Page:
New chemotherapy technique could stop hair loss occurring

Specific Conditions

chemoChemotherapy is widely known for its hair loss side effect. It’s understandably devastating for cancer suffers to find they not only have to battle a life-threatening disease, but they have to lose all of their hair too.

Now, a new chemotherapy technique has been invented which may stop hair loss occurring. So what is this new chemotherapy and could it really put an end to the common, yet devastating hair loss that’s associated with it?

A more targeted treatment could be key

The new chemotherapy technique involves the drug being sent directly to the tumour. It’s a more targeted approach that relies upon an engineered protein to direct the drug to the tumour, described as a “guided missile” technique.

Developed by associate professor of bioengineering at Northern Carolina’s Stanford University, Jennifer Cochran, the new technique will cause the chemotherapy to skip right past healthy cells. This will eliminate several nasty side effects associated with the treatment, including hair loss.

A more potent, effective treatment

Of course, another benefit of this technique is that it delivers a more potent drug to fight the cancer. When chemotherapy passes through the entire body, it can lose some of its effectiveness by the time it reaches the tumour.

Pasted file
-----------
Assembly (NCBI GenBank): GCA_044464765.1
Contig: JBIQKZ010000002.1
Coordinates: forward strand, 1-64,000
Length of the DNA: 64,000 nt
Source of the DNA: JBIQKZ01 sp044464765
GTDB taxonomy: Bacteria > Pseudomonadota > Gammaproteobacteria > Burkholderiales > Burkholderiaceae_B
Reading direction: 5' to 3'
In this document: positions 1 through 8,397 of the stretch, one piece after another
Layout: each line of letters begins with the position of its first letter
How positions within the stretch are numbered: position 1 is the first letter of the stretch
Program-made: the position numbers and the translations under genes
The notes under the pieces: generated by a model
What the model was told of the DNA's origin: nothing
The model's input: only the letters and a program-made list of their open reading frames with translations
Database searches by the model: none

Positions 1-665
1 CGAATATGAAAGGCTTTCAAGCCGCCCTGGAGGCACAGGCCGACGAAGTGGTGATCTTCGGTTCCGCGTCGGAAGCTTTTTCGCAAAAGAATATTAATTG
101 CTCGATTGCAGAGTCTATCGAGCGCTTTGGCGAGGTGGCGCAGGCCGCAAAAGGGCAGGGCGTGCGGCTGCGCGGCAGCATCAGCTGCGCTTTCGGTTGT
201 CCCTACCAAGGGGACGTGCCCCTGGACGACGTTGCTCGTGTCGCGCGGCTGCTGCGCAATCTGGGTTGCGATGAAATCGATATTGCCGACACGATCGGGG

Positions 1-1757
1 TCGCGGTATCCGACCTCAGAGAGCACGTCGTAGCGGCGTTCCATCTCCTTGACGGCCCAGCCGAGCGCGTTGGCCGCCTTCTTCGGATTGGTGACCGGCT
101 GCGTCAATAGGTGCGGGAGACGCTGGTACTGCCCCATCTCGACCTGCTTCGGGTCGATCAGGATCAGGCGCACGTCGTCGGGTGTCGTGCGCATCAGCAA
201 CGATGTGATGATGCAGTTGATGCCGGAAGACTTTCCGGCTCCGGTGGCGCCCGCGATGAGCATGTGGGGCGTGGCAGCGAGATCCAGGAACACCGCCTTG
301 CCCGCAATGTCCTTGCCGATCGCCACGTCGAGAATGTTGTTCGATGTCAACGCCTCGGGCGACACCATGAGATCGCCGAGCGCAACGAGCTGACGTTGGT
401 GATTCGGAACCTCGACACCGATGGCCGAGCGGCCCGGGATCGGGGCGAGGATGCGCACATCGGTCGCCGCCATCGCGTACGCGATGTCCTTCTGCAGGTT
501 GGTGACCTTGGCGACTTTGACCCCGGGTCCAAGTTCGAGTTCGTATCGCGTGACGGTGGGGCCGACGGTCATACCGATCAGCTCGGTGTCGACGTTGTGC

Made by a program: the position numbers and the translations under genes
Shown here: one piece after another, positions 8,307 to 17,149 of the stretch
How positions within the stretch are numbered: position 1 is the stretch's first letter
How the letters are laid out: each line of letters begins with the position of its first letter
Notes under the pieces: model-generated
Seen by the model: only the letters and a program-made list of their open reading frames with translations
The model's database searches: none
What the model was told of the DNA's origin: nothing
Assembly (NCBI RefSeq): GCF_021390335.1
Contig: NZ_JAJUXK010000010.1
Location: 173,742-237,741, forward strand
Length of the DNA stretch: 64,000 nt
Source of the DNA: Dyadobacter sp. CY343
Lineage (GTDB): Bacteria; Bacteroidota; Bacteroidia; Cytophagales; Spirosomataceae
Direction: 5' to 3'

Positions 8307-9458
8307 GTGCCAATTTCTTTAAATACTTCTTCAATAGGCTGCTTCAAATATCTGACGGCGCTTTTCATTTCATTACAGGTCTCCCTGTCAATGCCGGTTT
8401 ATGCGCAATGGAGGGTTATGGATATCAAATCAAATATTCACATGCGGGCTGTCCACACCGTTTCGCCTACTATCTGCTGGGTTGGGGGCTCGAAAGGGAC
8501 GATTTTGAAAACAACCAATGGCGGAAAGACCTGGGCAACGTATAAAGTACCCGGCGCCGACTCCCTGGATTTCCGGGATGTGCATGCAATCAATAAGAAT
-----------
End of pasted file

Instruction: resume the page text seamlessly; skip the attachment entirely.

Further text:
As this method involves bypassing healthy cells, it is stronger once it reaches the tumour, enabling it to be much more effective.

It’s unlikely the treatment will be available anytime soon in the UK. Some challenges were presented when researchers tried to target larger tumours. The protein had difficulty passing through to larger tumours so the technique is still being perfected. However, treatment on mice has so far proven very promising.

One thing’s for sure, if this technique does become mainstream, it would change the lives of so many chemotherapy patients. Hair loss is a very hard thing to deal with in any circumstances, but when it’s caused by cancer it can feel like a double blow.


Previous Post
Telogen effluvium: a pharmacist gives the lowdown
Next Post
Bullying caused my hair loss